Bayesian semi-individual based model with approximate Bayesian computation for parameters calibration: Modelling Crown-of-Thorns populations on the Great Barrier Reef

C. C.M. Chen, C. C. Drovandi, J. M. Keith, K. Anthony, M. J. Caley, K. L. Mengersen

Research output: Contribution to journalArticleResearchpeer-review

5 Citations (Scopus)


Outbreaks of Crown-of-Thorns Starfish (CoTS), Acanthaster planci, are a major cause of coral decline on the Great Barrier Reef, second only to cyclones. Although various models have been developed in the past to assist management decision making, most of these models were cohort-based deterministic descriptions with little inclusion of parameter and individual uncertainties, or they were structured around a generic ecological modelling framework, or they were not calibrated with observational data. A major challenge of statistical modelling occurs when estimation of the likelihood is computationally expensive or even intractable. However, approximate Bayesian computation (ABC) can be a convenient solution to this problem. In this study, we developed a semi-individual agent-based model for CoTS. Unlike previous models, this model amalgamated a species-specific individual-based process model with statistical methods of parameter estimation, namely replenishment ABC (RABC) and ABC-rejection. This Bayesian modelling framework facilitates quantification of the uncertainty in parameter estimation while the individual-based aspect of the model enables it to take into account individual variation in life histories. In this relatively complex setting and in the absence of an informative prior, ABC-rejection was unable to efficiently estimate the posterior distribution of model parameters within a reasonable time frame. In contrast, RABC demonstrated promising results in estimating model parameters. The results of posterior predictive checks showed that most observations were within the 95% predicted intervals. Therefore, the semi-individual agent-based model developed in this study showed promising ability to accurately predict the general population trends at the three locations studied. The results of modelling identified a strong link between observed sharp declines in CoTS populations and depletion of their food (i.e. coral cover). As outbreaks of CoTS have caused substantial decline in the coral cover of the Great Barrier Reef, this model should eventually be combined with operation models to predict the outcome of different interventions, and the design of optimal control strategies.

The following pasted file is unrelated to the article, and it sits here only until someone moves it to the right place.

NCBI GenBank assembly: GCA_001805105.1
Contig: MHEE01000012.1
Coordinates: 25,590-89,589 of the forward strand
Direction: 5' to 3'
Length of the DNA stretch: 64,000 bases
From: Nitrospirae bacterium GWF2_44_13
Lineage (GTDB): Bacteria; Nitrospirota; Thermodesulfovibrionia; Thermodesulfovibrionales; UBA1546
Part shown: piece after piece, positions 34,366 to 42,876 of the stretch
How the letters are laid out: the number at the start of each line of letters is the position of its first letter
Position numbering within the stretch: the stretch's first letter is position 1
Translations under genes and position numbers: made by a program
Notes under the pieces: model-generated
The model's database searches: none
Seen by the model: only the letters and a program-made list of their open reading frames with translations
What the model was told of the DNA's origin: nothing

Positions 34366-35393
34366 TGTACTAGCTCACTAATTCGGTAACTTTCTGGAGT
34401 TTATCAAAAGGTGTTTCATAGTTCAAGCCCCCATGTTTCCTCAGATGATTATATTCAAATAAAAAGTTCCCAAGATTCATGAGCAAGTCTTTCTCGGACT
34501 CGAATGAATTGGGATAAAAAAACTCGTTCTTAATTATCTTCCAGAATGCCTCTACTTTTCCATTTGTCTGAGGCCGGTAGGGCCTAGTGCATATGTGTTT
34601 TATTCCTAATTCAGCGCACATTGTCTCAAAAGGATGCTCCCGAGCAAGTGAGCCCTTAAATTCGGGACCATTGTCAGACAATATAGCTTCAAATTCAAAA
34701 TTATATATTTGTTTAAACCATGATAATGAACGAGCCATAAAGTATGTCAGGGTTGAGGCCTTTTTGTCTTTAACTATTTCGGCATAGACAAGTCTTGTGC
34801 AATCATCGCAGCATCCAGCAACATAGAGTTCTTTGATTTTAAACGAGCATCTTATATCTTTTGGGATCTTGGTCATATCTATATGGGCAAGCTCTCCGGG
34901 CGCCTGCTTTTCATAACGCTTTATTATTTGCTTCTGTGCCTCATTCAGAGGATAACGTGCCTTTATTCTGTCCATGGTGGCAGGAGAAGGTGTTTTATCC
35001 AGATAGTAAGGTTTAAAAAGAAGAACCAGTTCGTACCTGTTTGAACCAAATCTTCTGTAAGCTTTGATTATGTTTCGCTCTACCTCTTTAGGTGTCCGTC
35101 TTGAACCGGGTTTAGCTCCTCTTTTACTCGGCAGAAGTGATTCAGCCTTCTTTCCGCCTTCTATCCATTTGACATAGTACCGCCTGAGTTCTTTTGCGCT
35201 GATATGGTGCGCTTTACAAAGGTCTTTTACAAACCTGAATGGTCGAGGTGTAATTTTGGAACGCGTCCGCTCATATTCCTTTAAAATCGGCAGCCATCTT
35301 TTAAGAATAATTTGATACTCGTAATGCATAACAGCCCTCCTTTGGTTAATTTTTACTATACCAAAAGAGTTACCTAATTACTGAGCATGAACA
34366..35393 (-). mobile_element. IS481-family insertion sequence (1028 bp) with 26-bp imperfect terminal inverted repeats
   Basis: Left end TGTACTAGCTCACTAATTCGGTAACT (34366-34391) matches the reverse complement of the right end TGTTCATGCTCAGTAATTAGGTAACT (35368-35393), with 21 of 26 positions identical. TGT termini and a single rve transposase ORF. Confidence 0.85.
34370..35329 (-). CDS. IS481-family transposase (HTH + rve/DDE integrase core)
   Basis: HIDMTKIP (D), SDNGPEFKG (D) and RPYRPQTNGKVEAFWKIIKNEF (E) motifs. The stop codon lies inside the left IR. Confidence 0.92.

Original languageEnglish
Pages (from-to)113-123
Number of pages11
JournalEcological Modelling
Publication statusPublished - 24 Nov 2017


  • Approximate Bayesian computation
  • Crown-of-Thorns Starfish
  • Individual agent
  • Individual uncertainty
  • Model calibration
  • Parameters uncertainty
  • Replenishment sequential Monte-Carlo: ABC

Cite this